Sunday, July 17, 2016

The Fear

Time to get a little personal today, because I am not made of stone. I have spent every day since July 6th in a perpetual state of anxiety over the fate of the world. I have been getting what the great Hunter S Thompson referred to as "the fear." It started on the 6th when I watched the video of Alton Sterling's killing at the hands of the Baton Rouge police. Two years ago after watching Tamir Rice get killed by the Cleveland police I resolved never to watch one of those videos again, because the images from Rice's death have been haunting my idle thoughts ever since. In Alton Sterling's case I suddenly felt some kind of duty to bear witness, and it was much more horrifying than I could have imagined. I soon learned of Philando Castile's murder, which was just as horrifying. I spent a good half hour that day sobbing in front of my computer, feeling helpless. Every day since has been full of some kind of horror.

Having the summer off, I am stewing in the misery. I am on Twitter all day, and if an hour goes by when I am not, I wonder what new horror awaits me. On Thursday I checked in on the news before leaving for an evening session at the gym. Once I got there the slaughter in Nice was plastered all over the televisions. That night I finally cracked a bit. The recent events were already building on things that had been shaking me, from the mass murder in Orlando to Brexit to the continuing prospect of a Trump presidency. I am fairly skeptical about the power of prayer; I tend to think that the unseen force that animates the universe cares little or not at all for the fate of humanity. (If it did it would have a lot to answer for.) But Thursday night I walked out of the gym slathered in sweat, walked across a baking parking lot, got into my car, and fervently prayed. In that moment I again felt completely helpless.

Of course, things only got worse. That night the president's televised roundtable on police violence was terribly framed, and only served to make everyone mad at him and to confirm them in their opinions. I knew watching it that nothing was going to change. The next day the attempted coup in Turkey led to hundreds of dead and the possibility of an authoritarian crackdown by Erdogan. Today after an hour away from Twitter I learned of the murder of three police officers in Baton Rouge.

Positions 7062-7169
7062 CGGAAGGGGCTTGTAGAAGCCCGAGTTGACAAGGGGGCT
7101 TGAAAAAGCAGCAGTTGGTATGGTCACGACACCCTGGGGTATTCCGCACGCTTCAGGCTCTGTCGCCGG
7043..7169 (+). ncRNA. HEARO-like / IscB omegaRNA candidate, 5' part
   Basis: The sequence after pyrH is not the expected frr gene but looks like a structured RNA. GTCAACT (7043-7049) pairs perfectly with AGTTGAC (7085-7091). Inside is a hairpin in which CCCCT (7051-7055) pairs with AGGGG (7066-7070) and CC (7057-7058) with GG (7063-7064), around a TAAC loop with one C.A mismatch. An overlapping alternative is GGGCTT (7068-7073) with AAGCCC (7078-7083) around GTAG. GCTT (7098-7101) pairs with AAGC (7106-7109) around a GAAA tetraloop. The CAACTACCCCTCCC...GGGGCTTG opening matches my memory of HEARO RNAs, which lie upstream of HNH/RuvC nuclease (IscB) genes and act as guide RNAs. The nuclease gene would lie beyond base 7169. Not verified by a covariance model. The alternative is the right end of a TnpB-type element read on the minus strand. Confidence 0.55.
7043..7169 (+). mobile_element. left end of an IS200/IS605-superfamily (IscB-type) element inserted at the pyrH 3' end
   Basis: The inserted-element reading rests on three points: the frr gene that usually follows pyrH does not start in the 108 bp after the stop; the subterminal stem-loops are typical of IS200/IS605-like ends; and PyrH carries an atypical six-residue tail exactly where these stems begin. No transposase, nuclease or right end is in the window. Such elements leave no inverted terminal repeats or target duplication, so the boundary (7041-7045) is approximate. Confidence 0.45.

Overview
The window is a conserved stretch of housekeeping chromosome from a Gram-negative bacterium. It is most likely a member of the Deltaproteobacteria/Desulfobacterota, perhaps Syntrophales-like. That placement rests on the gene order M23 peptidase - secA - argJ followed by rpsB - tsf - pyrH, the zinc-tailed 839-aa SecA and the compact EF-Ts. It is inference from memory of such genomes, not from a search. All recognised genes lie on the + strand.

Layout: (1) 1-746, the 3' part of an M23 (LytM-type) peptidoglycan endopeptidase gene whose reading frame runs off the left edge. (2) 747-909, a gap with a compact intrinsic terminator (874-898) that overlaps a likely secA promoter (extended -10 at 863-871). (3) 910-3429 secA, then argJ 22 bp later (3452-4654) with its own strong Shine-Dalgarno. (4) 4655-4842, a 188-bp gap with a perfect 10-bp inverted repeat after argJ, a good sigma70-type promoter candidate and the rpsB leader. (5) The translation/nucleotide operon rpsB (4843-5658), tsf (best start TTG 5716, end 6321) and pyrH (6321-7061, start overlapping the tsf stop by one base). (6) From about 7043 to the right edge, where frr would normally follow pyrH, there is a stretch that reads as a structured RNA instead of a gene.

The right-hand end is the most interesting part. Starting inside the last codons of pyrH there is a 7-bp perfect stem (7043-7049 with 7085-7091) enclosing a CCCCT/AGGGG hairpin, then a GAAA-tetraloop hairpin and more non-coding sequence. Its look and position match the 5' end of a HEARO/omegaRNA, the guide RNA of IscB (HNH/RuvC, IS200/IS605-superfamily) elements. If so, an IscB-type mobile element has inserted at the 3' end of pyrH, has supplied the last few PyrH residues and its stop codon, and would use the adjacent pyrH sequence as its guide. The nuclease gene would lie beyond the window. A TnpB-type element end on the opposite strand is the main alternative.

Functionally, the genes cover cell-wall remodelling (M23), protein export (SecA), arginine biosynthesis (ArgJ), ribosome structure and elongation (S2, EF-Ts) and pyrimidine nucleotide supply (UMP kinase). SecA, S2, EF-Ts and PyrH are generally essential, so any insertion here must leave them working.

It is not just that horror seems to pile on top of horror, it is that there is no end in sight. Every terror attack gives more and more power to the forces of bigotry. In Europe and America the reactionaries are using the violence for their own ends, just as much as the radicals are. The likes of Le Pen, Fortyn, Gingrich, Boris Johnson, and Trump exult in the blood of the innocents, calling for eradication, deportation, and "law and order." All the while restricting access to firearms is off of America's political table, making more mass shootings an inevitability. The murder of police officers is making attempts to hold police accountable even more difficult. That will mean more killings by edgy police, and then probably more killings in return. Even if Trump loses, the politics in this country are so divided that nothing will change for better. Nothing. Things will only get worse. Trump has introduced white supremacist nationalism into the American mainstream, and as whites get more resentful in a nation that's less white, their anger will only get more powerful. Calls to deport or strip basic rights from Muslims have also been normalized by Trump. And if Trump wins...well, my mind cannot bear to contemplate such a catastrophe.